Canada has sent a team to Haiti to assess the country’s deteriorating security situation and humanitarian crisis, as the United States continues to promote an initiative to send an international armed force to the Caribbean nation.
In a statement on Thursday, the Canadian foreign affairs department said a government delegation was in Haiti “to consult with stakeholders on options to support Haitian people in resolving the humanitarian and security crises”.
The delegation is also considering “how Canada can contribute to the international response”, the statement continued, in what was dubbed an “assessment mission”.
“Canada and the international community are concerned about the violence in Haiti, in particular against women and girls. Canada will not remain idle while gangs and those who support them terrorize Haiti’s citizens and we will continue to support law-abiding Haitians to put an end to the crisis in their country,” Foreign Minister Melanie Joly said.
The announcement comes as US Secretary of State Antony Blinken made his first official trip to Canada to hold talks with Joly and Canadian Prime Minister Justin Trudeau.
Haiti, which has seen rising gang violence and political instability since the killing of President Jovenel Moise in July of last year, is expected to be one of the main topics of discussion during Blinken’s visit to Ottawa and Montreal this week.
“The situation [in Haiti] is simply unsustainable,” Blinken said during a news conference alongside Joly on Thursday afternoon. “We’ll continue to work together to rally international support around helping the Haitian people find a way forward,” he said.
Earlier this month, Haiti’s acting Prime Minister Ariel Henry asked the international community to help set up a “specialised armed force” to quell the violence.
An ongoing gang blockade of a key petrol terminal in the capital, Port-au-Prince, has led to dire shortages of fuel and water, while violence is rampant. Hospitals have been forced to cut back on services due to a lack of electricity, which also is complicating the response to a new outbreak of cholera.
United Nations Secretary-General Antonio Guterres said this month that he believed “armed action” was necessary to ease the grip gangs have on the fuel terminal and to set up a humanitarian corridor to get supplies out. Guterres also had urged the international community to urgently respond to Henry’s request for assistance.
But many Haitian protesters and civil society leaders have rejected the prospect of international intervention, saying history has demonstrated that foreign forces bring “more problems than solutions”.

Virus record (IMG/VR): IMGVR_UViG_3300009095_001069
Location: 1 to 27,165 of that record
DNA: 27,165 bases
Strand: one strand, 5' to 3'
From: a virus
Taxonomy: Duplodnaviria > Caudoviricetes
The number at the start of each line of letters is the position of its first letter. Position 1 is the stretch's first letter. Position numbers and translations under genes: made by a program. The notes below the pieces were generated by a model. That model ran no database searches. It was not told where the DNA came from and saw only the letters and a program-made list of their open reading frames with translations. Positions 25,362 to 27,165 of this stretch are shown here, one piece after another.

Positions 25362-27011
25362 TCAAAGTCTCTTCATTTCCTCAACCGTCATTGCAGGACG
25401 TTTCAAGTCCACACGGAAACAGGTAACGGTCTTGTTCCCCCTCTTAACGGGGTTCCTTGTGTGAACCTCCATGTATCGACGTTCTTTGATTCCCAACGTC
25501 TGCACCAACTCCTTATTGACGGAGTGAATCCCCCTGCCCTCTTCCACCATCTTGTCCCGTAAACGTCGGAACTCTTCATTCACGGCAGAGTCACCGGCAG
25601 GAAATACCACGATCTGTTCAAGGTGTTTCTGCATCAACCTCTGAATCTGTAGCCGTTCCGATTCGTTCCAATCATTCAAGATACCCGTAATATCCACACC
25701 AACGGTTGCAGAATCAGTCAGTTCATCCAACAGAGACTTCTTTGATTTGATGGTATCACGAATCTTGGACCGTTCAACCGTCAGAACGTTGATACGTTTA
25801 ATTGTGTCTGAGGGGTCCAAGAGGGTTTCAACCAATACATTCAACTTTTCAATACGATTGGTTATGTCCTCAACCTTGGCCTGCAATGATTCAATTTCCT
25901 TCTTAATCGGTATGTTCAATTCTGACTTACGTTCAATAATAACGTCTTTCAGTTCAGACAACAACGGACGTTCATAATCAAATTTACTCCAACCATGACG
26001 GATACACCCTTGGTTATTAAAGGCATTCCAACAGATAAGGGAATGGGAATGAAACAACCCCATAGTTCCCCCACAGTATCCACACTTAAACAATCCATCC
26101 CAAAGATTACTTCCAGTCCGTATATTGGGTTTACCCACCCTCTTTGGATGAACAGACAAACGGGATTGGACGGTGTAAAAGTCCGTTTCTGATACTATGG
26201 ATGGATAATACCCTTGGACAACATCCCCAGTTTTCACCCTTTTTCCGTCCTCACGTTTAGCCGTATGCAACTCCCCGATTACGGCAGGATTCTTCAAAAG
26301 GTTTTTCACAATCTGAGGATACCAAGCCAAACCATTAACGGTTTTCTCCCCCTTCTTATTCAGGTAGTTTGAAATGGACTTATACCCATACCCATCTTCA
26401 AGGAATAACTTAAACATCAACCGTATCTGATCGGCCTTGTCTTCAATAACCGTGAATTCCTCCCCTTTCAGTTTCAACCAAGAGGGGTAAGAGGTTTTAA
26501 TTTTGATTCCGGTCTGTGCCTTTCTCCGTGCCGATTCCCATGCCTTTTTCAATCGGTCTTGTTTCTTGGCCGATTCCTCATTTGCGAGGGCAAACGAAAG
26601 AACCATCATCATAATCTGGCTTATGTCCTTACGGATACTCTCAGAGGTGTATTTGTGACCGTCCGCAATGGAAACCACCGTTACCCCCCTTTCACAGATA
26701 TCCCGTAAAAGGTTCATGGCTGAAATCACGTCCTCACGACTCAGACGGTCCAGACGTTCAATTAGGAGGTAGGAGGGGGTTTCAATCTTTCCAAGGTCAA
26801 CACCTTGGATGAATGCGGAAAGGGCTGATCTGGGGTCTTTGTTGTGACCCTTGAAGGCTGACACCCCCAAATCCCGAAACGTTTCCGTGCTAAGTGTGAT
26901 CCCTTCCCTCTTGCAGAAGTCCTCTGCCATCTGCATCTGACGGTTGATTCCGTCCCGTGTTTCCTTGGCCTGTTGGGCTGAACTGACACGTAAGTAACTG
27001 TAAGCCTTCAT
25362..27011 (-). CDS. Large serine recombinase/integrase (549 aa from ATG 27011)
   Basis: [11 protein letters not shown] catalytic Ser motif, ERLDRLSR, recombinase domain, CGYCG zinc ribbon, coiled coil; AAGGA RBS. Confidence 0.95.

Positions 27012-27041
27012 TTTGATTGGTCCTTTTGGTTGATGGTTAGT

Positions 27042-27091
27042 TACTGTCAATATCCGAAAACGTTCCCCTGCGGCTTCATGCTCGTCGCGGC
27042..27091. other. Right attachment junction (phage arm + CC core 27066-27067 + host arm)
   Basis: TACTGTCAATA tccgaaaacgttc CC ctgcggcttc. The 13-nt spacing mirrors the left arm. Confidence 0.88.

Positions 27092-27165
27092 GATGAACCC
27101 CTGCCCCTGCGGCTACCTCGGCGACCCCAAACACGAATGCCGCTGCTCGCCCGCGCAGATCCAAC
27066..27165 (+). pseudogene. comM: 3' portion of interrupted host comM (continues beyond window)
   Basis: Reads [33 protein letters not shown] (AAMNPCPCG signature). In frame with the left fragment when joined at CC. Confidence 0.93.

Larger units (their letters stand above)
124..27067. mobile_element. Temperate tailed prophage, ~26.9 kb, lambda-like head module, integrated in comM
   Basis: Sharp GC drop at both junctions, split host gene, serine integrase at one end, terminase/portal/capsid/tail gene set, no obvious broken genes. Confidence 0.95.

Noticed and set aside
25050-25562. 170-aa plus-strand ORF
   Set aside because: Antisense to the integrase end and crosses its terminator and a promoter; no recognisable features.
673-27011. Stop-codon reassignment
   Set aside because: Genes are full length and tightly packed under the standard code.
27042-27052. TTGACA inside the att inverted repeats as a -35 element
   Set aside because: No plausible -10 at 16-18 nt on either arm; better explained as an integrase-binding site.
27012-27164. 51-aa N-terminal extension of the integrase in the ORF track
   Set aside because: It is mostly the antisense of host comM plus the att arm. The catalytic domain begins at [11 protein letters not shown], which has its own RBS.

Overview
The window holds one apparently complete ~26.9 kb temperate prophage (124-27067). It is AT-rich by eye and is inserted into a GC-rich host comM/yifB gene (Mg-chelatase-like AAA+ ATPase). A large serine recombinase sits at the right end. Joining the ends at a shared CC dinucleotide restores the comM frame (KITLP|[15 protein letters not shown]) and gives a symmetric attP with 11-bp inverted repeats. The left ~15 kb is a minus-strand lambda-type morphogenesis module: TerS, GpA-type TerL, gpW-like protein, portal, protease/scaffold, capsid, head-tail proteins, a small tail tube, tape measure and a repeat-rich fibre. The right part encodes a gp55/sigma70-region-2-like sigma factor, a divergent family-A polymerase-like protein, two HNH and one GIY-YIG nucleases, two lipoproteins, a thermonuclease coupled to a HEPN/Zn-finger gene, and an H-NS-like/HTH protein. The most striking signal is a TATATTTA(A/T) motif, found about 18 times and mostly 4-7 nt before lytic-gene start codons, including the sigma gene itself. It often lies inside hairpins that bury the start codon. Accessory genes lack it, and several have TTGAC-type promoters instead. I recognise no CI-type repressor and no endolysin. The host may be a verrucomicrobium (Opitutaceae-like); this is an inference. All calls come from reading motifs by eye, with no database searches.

Some Haitians also say Henry lacks legitimacy and they have called for him to step down. Henry was chosen by Moise to take up the prime minister’s post shortly before the president was killed last year, and Henry has the backing of the CORE Group, which includes Canada and the US.
Last week, the UN Security Council passed a resolution establishing a “sanctions regime” against Haitian gang leaders, including Jimmy “Barbecue” Cherizier, and their backers.
The initiative, led by the US and Mexico, came in response to a call from Haitians “to take action against criminal actors, including gangs and their financiers, who have been undermining stability and expanding poverty in their vibrant society”, said the US’s UN envoy, Linda Thomas-Greenfield.
The US and Mexico, meanwhile, are working on another resolution to establish “a non-UN, international security assistance mission” in Haiti to respond to the crises. Thomas-Greenfield said in mid-October that the mission would be led by “a partner country”, without elaborating.
Earlier this week, the Miami Herald newspaper, citing unidentified sources, reported that the draft resolution was on the “verge of failure after no country volunteered to contribute troops”.
But that was disputed by Brian Nichols, the assistant US secretary of state for the Western Hemisphere, who told reporters during a briefing on Wednesday that he was “very optimistic” that countries would be able to come together around the resolution.
“I strongly disagree with the idea that a resolution authorising a multinational force is in peril,” he said, as reported by the AFP news agency. Nichols added that “a number of countries” have the ability to lead a mission, but that no decision had been made yet.
“Among those countries is Canada, but it’s not the only country that can do that,” he said.
On October 15, Canada and the US announced that they had sent Haiti security equipment already purchased by the country, “including tactical and armoured vehicles”, in an effort to bolster the Haitian National Police (HNP).
In its statement on Thursday, Canada’s foreign affairs department said “the international community has an important role to play in responding to the current humanitarian and security crisis in Haiti, and Canada strongly believes in supporting Haitians to find a durable solution”.
It added that the Canadian government delegation was consulting with “regional partners, the United Nations, CARICOM [the Caribbean Community]” and others.